Graham Keating: Finance and management employers accept candidates from all degree disciplines

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The Independent Online

Current job prospects for students seeking careers in finance, business and management are encouraging. The summer 2007 survey of the Association of Graduate Recruiters (AGR) revealed that accountancy and professional services offered the highest percentage of graduate vacancies last year (23 per cent), followed by banking and financial services (12 per cent). There were also many vacancies in general management development programmes.

The same survey reported the number of graduate vacancies in all sectors rising by nearly 13 per cent over 2006, while 49 per cent of recruiters expected graduate recruitment levels to stay the same, and 29 per cent expected to hire slightly more graduates, in 2008. Nor is it just the big players. The University of Manchester's Careers Service has seen a rising number of vacancies being advertised across organisations of various sizes.

Most finance, business and management employers accept applications from students from any degree discipline. Investment banks and some large accountancy firms, being international organisations, particularly welcome applications from international students and those with language skills for certain positions.

This doesn't mean, however, that securing a job in these areas is easy. The number of students graduating each year is continuing to increase. This year, AGR employers received an average of 29 applications per vacancy, with Fast Moving Consumer Goods (FMCG) companies receiving the highest number of applications, an average of 104 for each position. Many employers also have ever-increasing requirements, and report difficulties in finding applicants who demonstrate the necessary skills and standards for the job.

Comprehensive sifting processes with high standards are used to help employers find the right candidate for the job.

Spelling and grammar in application forms, as well as the substance of the answers, are monitored closely. One company I know will reject an application as soon as a spelling mistake is spotted, since it receives plenty of good applications with no errors.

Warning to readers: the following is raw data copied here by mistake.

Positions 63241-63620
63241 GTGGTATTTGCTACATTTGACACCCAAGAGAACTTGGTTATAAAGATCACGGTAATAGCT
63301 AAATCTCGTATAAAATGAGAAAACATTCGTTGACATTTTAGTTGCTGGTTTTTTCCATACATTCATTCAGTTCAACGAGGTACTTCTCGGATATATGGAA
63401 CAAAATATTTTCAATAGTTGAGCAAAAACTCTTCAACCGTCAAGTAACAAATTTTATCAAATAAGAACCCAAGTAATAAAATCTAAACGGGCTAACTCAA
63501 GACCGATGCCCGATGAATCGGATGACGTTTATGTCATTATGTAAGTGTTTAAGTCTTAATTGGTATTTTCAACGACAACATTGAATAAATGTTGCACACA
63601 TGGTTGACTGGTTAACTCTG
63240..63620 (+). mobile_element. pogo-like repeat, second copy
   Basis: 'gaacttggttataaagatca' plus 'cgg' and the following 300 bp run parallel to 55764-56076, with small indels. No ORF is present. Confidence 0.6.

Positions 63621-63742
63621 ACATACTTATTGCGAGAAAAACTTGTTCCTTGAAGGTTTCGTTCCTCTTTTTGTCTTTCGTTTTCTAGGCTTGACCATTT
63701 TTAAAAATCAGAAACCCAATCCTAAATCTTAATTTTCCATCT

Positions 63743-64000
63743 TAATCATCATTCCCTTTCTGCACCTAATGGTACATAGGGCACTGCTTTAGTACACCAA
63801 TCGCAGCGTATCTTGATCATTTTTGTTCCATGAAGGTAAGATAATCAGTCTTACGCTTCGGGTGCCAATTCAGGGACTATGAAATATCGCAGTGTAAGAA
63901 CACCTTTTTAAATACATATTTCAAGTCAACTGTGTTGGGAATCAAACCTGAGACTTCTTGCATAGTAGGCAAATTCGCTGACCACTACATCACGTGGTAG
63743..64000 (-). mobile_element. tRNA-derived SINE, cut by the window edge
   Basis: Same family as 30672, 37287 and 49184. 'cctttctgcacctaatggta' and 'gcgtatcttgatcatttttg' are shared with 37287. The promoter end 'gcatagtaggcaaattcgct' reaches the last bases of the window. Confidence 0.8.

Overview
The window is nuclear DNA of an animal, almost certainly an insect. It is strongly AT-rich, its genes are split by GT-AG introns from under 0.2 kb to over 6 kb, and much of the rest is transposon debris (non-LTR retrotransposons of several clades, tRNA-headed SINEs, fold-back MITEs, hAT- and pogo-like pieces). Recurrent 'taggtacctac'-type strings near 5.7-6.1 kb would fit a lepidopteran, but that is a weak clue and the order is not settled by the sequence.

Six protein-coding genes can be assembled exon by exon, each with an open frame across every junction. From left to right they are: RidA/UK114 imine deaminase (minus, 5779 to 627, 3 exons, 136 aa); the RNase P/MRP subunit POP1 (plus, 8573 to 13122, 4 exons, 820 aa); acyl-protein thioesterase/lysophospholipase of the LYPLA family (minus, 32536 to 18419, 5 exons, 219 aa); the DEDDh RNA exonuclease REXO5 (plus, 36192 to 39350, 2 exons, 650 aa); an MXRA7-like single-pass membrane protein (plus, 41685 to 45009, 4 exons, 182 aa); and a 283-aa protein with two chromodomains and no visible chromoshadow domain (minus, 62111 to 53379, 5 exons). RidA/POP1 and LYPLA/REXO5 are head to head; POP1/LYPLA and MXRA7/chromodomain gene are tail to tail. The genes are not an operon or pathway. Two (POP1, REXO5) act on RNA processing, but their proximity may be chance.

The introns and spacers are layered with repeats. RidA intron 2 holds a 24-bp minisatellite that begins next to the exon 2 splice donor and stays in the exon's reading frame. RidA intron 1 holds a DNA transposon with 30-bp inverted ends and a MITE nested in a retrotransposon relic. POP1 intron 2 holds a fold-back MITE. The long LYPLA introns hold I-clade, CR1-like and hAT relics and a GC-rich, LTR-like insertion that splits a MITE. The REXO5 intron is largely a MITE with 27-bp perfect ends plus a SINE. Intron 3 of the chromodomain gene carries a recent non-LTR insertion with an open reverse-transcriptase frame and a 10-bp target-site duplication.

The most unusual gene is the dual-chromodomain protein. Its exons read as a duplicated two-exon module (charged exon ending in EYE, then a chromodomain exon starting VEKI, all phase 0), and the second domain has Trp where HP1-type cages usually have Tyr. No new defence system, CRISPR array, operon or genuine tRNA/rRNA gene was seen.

Applicants are increasingly asked to complete ability tests. The AGR survey found that 92 per cent of employers considered psychometric testing to be a useful or very useful aid to the recruitment process. From my own experiences of running practice tests, and discussions with colleagues at other universities, tests on verbal comprehension and interpretation of numerical data do cause problems for some students. However, practice can improve performance in ability tests, and university careers services can provide practice test material.

When it comes to interviews, with countless books, leaflets, magazine articles and websites giving tips on technique, there should be no excuse for getting it wrong. There's plenty of help out there for students to use. At Manchester, for example, we conduct mock videoed interviews.

The final stage is usually an assessment day, or days, where a candidate's performance is assessed through exercises with other candidates and interactions with staff. The need to work with other people is vital and is one of the main competencies assessed by all employers.

The mantra for graduate job applicants should be "preparation, preparation, preparation." Finance and management employers tell me candidates consistently let themselves down with poor preparation; lack of research into the organisation and role applied for, and little commercial awareness. Students should attend as many career-related events as they can and start preparing as soon as possible by regular reading of the financial press, keeping abreast of current events and the general economy.

Finally, many finance and management employers use summer internship programmes for pre-final year students as a way of identifying potential employees. It's a great way for students to sample working in an organisation and possibly obtaining a job offer before that hectic final year. Use university careers services, attend careers events and visit online facilities such as Prospects (www.prospects.ac.uk) to find out who offers these opportunities, and apply as early as possible.



The Finance, Business and Management Fair takes place on 24 October at Manchester Central from 10.30am-4pm: www.manchester.ac.uk/careers/fairs

The author is careers consultant at the Manchester Leadership Programme, Careers & Employability Division, The University of Manchester

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